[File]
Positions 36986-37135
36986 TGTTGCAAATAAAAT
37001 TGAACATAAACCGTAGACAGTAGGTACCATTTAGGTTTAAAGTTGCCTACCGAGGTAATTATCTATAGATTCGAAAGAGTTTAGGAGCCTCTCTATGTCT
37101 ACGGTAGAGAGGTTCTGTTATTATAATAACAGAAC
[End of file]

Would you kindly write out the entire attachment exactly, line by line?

Positions 36986-37135
36986 TGTTGCAAATAAAAT
37001 TGAACATAAACCGTAGACAGTAGGTACCATTTAGGTTTAAAGTTGCCTACCGAGGTAATTATCTATAGATTCGAAAGAGTTTAGGAGCCTCTCTATGTCT
37101 ACGGTAGAGAGGTTCTGTTATTATAATAACAGAAC